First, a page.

RIGA - The drab Riga suburb of Purvciems hardly seems a likely home for cutting edge technology. But the head office for Citrus Solutions is deceptive. On the outside, it's just another rundown and anonymous gray building. Step inside, though, and you find yourself in a brightly-colored, state-of-the-art office environment.
Citrus Solutions was formed this summer as a subsidiary company of Lattelekom 's the leading telecommunications operator in Latvia. The majority state-owned Lattelekom is streamlining operations in preparation for major changes soon to shake up the industry when Bite, the Baltic state's third GSM operator, joins the fray in the small but lucrative Latvian telecommunications market.
Citrus Solutions was formerly known as the Network Maintenance Division at Lattelekom. Its chief function was to service Lattelekom clients and help them set up and maintain new networks. The decision to establish Citrus Solutions as a separate company was taken to increase efficiency and turn the subsidiary into a more profitable market player, according to Citrus Solutions' executive director Rinalds Sprogis.
"We saw a developing market for building networks and a growing market in construction, and realized that we could put our experience to great use in both fields," he explains. "As part of Lattelekom, all we had to worry about were our expense sheets. Now we are a profit-making operation."
It is certainly a unique arrangement between Citrus Solutions and its parent company, and an extremely practical way for both parties to move forward.
"Citrus Solutions still services Lattelekom clients: they are the bulk of our business. But by being an independent company we have to be extremely efficient and have the scope to reach out to new clients," Sprogis says. "Our first priority since we were established in June was to squeeze costs. A fixed number of people used to service one district, but now the same number of people is able to service more districts. Our people are at the most four hours away from anywhere in the country."
At present, 93 percent of Citrus Solutions' business is with Lattelekom, but the company's business plan foresees it winning up to 30 percent of market share over the next few years.
The company employs some 600 people 's the same number that worked for the Network Maintenance Division under Lattelekom 's but they have been retrained to fit the company's ambitious expansion plans.
"We have to decrease the number of network maintenance staff because Lattelekom wants to spend less and less on network maintenance. We plan to retrain these staff and put them into construction work and other areas."
Sprogis believes that Citrus Solutions is ideally placed to use its extensive expertise to get in on the fast-growing market for building new and ever-more elaborate network systems.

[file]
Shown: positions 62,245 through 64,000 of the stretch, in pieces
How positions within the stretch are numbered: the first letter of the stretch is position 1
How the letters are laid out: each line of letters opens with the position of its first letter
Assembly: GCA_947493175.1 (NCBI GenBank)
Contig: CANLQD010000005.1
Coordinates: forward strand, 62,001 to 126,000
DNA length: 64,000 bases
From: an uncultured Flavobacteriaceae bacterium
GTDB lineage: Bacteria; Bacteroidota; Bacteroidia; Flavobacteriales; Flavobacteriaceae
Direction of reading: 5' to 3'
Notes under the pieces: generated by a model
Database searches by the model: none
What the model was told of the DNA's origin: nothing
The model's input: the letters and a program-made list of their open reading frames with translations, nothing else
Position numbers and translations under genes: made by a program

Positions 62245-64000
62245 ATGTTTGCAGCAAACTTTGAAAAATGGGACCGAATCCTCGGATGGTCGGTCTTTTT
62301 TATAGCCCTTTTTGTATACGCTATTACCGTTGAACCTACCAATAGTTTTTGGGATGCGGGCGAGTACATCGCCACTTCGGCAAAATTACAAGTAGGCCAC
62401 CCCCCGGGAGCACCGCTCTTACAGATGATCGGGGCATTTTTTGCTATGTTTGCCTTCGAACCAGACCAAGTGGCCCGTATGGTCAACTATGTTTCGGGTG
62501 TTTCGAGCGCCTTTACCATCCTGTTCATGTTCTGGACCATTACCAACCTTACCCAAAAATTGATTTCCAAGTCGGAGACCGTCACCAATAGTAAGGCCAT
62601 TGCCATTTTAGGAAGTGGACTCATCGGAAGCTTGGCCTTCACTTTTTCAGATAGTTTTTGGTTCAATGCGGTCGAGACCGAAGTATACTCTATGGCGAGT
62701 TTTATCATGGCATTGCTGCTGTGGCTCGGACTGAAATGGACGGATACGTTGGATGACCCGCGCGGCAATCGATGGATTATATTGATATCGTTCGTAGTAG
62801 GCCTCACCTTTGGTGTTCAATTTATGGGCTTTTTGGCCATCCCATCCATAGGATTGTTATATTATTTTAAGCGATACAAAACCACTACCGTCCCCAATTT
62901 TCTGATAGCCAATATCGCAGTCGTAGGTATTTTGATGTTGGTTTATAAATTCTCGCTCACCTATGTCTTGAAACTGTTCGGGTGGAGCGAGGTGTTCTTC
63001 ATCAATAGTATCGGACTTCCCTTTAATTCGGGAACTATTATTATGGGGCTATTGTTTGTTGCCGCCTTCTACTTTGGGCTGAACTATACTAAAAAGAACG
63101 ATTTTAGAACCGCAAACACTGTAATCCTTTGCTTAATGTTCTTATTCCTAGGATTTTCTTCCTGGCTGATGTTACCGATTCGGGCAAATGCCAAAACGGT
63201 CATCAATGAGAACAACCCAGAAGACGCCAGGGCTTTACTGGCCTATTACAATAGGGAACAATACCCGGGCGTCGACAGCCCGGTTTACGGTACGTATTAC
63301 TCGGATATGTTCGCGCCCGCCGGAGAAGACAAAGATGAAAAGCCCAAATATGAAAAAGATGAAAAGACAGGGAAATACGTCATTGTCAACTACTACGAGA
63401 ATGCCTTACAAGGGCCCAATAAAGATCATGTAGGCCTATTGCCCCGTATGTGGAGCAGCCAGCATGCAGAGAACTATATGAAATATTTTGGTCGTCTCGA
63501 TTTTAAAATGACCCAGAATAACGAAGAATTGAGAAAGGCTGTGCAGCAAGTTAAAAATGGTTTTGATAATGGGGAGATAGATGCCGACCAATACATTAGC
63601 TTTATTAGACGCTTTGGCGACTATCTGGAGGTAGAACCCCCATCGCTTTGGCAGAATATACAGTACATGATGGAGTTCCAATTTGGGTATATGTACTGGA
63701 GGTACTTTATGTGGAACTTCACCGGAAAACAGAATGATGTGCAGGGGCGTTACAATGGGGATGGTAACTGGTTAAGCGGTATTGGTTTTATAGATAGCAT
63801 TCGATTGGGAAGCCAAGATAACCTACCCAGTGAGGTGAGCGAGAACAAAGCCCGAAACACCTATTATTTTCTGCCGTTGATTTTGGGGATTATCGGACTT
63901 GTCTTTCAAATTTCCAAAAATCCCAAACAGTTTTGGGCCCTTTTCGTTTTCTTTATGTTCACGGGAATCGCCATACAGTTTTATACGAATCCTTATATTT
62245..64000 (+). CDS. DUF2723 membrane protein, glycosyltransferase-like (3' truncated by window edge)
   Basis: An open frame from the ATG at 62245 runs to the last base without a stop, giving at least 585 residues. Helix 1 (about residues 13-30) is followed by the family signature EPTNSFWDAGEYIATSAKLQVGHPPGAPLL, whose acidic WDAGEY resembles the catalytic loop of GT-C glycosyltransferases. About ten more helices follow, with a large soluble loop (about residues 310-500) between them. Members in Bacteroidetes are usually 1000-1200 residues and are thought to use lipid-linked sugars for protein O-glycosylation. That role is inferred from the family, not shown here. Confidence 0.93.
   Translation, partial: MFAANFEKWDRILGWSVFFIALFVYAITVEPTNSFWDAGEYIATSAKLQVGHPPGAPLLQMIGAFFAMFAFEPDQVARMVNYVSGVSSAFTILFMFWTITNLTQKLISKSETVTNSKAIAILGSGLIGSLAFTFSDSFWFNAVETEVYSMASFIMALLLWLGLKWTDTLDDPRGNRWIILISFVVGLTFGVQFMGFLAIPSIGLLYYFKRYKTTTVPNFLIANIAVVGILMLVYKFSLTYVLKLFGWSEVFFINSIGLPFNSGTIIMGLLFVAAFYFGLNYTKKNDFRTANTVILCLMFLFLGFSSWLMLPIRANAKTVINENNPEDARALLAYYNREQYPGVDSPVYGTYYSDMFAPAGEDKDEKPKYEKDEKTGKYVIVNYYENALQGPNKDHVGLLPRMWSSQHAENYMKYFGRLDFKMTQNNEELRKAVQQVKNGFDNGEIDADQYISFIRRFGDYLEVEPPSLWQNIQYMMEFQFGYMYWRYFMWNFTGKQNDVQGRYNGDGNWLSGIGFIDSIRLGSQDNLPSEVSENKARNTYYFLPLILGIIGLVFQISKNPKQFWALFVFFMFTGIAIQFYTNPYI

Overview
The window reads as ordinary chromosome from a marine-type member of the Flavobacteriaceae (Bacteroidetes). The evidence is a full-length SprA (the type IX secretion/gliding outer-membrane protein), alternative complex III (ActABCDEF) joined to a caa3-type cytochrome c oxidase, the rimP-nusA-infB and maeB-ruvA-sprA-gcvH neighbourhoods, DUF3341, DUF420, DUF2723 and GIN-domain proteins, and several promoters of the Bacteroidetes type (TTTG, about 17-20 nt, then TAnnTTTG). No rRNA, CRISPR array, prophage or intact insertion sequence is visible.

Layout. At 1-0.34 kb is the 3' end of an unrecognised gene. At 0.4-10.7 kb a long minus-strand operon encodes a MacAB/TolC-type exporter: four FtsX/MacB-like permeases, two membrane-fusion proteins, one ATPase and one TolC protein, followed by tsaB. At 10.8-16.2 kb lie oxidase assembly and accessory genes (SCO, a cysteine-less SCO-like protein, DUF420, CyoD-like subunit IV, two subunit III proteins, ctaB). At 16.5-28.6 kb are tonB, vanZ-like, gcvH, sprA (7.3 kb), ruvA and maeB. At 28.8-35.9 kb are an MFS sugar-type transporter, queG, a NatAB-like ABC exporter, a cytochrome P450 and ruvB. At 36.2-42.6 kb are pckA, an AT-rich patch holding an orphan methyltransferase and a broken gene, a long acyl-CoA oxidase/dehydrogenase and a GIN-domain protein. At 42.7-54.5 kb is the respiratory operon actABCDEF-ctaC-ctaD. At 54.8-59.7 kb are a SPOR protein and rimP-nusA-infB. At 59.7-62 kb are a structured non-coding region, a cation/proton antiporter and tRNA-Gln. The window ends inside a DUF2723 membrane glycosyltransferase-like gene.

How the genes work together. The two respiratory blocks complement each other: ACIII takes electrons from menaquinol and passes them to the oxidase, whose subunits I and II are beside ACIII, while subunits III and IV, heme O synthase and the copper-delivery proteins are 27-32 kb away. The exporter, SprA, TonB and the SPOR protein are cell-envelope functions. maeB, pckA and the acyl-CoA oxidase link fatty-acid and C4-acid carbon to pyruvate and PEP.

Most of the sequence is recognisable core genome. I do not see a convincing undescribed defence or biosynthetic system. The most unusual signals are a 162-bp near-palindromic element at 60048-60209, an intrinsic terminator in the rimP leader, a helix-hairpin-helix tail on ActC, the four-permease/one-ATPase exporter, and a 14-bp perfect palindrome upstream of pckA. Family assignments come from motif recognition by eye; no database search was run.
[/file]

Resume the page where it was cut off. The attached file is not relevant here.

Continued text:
"We are targeting corporate business, mobile operators and the construction industry, which is absolutely booming in Latvia," Sprogis explains. "We already have some major clients, such as well-known equipment vendors and mobile operators. We have an extremely diverse clientele, in fact: our services can range from anything from 10 euros to 5 million euros."
Another lucrative market that Citrus Solutions wants to tap into is that of security systems. Sprogis believes that the company is ideally suited to provide an integrated package of services to its clients, from the groundwork of laying cables to providing their power supply and setting up their security systems.
"We see our range of services as being very interconnected. Our workforce is made up of experts in telecommunications, which makes it very easy for them to apply their knowledge in other closely related areas. We believe that we can offer our clients a one-stop solution: security, power supply and telecommunications infrastructure," Sprogis says.
To begin with, Citrus Solution will mostly concentrate on winning its fair share of the domestic market, yet it also plans to expand internationally.
"We are confident that we can export our expertise abroad," Sprogis continues. "But we don't just want to export our workforce. We want to manage projects and train local people. It means that we can go to any place, set up the network infrastructure, and then train people to maintain it properly."
Sprogis has no doubt that the arrival of Bite will radically shake up the Latvian telecommunications market, but he believes that telecommunication construction companies will only benefit.
"When Bite enters the market this year, it will have to build a lot of towers and containers and it will probably need about four years to fully establish its infrastructure. During the next two years, there will be a demand for transmission capacity in mobile networks driven by mobile content. This means that such networks will be expanded and improved," he explains.
But he believes that Citrus Solutions will reap the benefit of this seemingly never-ending period of telecommunications growth and development. As he optimistically explains: "Citrus trees yield fruit all year round. It's a continuous cycle. That's why we chose our unusual company name."